3.1 What is a patent?

A patent is the grant by a country to an inventor of a monopoly right to preclude another person from exploiting his invention without his consent for a fixed period. The monopoly is granted in return for the investor making his invention publicly known.

3.2 Applicable law

The Nigeria law of patents is governed by the Patents and Designs Act 1970, which provides that a patent may be granted for an invention that:

(a) is new;

(b) involves an inventive step ("not obvious");

(c) is capable of industrial application ("useful");

(d) is not specifically excluded in the Act (e.g. inventions the publication of which may encourage immoral and offensive behaviour).

3.3 Procedure for registration

Application for the grant of a patent is made to the Registrar of Patents and Designs, Patents Registry.

The application consists of:-

(a) a petition or request for a patent with the applicant's full name and address (Form 1A);

(b) a "specification" including a claim or claims in duplicate (Form 3);

(c) plans and drawings if any in duplicate;

(d) a declaration by the true inventor where applicable;

(e) a signed power of attorney or authorisation of agent if the application is made by an agent (Form 2);

(f) an address for service in Nigeria if the applicant's address is outside Nigeria;

(g) the prescribed fee of =N= 3,000.00; and

(h) any other matter prescribed by the Registrar from time to time.

An application must relate only to one invention but may cover claims for any number of products or processes.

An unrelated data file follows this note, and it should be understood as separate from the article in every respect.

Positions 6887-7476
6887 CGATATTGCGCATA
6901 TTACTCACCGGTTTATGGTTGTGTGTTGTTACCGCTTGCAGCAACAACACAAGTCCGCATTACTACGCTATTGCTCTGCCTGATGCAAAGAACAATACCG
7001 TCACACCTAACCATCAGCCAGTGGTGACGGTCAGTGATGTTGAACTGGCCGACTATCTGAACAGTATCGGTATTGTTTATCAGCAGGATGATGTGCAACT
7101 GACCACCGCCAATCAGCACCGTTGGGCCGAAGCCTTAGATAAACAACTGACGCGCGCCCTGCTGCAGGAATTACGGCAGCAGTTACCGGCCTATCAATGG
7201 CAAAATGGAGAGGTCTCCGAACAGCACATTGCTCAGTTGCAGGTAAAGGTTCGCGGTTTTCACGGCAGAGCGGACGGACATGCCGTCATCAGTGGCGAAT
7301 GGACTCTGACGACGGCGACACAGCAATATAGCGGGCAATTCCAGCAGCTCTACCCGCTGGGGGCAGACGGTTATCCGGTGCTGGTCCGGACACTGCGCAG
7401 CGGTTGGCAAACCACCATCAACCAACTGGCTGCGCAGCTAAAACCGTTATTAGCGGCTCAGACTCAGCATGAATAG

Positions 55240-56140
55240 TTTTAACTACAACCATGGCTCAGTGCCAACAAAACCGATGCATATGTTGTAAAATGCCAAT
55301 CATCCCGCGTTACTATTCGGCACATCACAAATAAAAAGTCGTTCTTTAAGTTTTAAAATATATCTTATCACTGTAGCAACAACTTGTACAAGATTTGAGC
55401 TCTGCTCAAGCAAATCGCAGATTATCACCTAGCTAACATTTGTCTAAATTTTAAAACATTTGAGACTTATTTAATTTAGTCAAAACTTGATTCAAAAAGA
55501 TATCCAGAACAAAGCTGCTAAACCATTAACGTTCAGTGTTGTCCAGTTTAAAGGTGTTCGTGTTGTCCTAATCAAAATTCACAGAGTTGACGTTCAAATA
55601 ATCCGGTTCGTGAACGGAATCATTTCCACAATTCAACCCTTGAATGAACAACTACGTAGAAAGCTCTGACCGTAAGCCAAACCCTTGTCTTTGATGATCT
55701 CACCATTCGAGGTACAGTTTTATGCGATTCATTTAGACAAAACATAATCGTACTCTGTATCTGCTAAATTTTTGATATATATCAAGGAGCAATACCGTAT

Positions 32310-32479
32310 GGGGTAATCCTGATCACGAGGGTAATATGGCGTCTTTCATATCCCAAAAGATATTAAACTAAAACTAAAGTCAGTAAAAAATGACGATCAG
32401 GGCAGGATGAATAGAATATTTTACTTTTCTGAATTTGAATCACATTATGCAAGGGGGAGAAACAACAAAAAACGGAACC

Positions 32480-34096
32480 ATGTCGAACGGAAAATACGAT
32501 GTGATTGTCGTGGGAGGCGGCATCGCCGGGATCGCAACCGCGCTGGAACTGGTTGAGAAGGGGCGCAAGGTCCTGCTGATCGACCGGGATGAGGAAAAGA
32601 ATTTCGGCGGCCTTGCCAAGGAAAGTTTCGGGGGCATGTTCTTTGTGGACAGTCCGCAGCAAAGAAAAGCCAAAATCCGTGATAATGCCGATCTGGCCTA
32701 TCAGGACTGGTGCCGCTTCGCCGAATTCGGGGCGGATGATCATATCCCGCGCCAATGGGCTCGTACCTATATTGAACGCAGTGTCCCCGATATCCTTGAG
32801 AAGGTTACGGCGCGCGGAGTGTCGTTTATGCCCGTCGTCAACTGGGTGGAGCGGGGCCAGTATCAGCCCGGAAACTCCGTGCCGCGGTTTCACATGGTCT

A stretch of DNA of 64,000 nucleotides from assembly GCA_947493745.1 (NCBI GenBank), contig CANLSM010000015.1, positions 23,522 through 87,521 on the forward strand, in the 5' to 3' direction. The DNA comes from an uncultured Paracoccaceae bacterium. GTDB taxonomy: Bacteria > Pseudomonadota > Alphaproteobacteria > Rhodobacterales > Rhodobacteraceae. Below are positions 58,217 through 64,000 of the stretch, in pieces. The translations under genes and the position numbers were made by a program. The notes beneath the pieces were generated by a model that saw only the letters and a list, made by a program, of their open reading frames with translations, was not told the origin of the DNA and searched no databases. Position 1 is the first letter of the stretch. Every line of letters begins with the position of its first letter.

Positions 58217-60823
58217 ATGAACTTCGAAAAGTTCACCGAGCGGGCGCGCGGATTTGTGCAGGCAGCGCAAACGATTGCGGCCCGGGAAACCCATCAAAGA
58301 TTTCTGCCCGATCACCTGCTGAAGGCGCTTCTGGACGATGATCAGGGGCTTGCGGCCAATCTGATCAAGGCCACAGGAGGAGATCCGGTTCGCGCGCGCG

3.4 Convention applications

This is an application claiming priority on the basis of an earlier application to register the patent made in a foreign convention country. By virtue of the Patents and Designs Convention Countries Order 1971, provided the Nigerian application is made within 12 months of the making of the earlier application in the foreign convention country, such application will be treated as having been made on the same date on which the corresponding foreign application was made. An applicant seeking foreign priority should append to his application a written declaration (Form 1B) showing;

(a) the date and number of the earlier application;

(b) the country in which such application was made and;

(c) the name of the person who made it.

Furthermore, not more than 3 months after filing the application, the applicant must furnish the Registrar with a copy of the earlier application certified correct by the appropriate intellectual property authority of the foreign convention country.

3.5 Examination of application

The patent application is examined by the Registrar merely to ascertain formal compliance. Once the application satisfies the statutory requirements as to forms and fees and relates to only one invention, the Registrar is likely to grant the patent without enquiry as to its novelty, inventiveness and industrial application, or whether the specification sufficiently discloses the invention. Accordingly patents are granted at the risk of the patentee and without guarantee of their validity.

3.6 Grant and publication

The grant of a patent is made by the issue of a patent certificate (Form 4) to which is annexed a copy of the specification, drawings and plans. Thereafter, the Registrar enters particulars of the grant in the Register and causes a notice of the grant to be published in the Federal Gazette.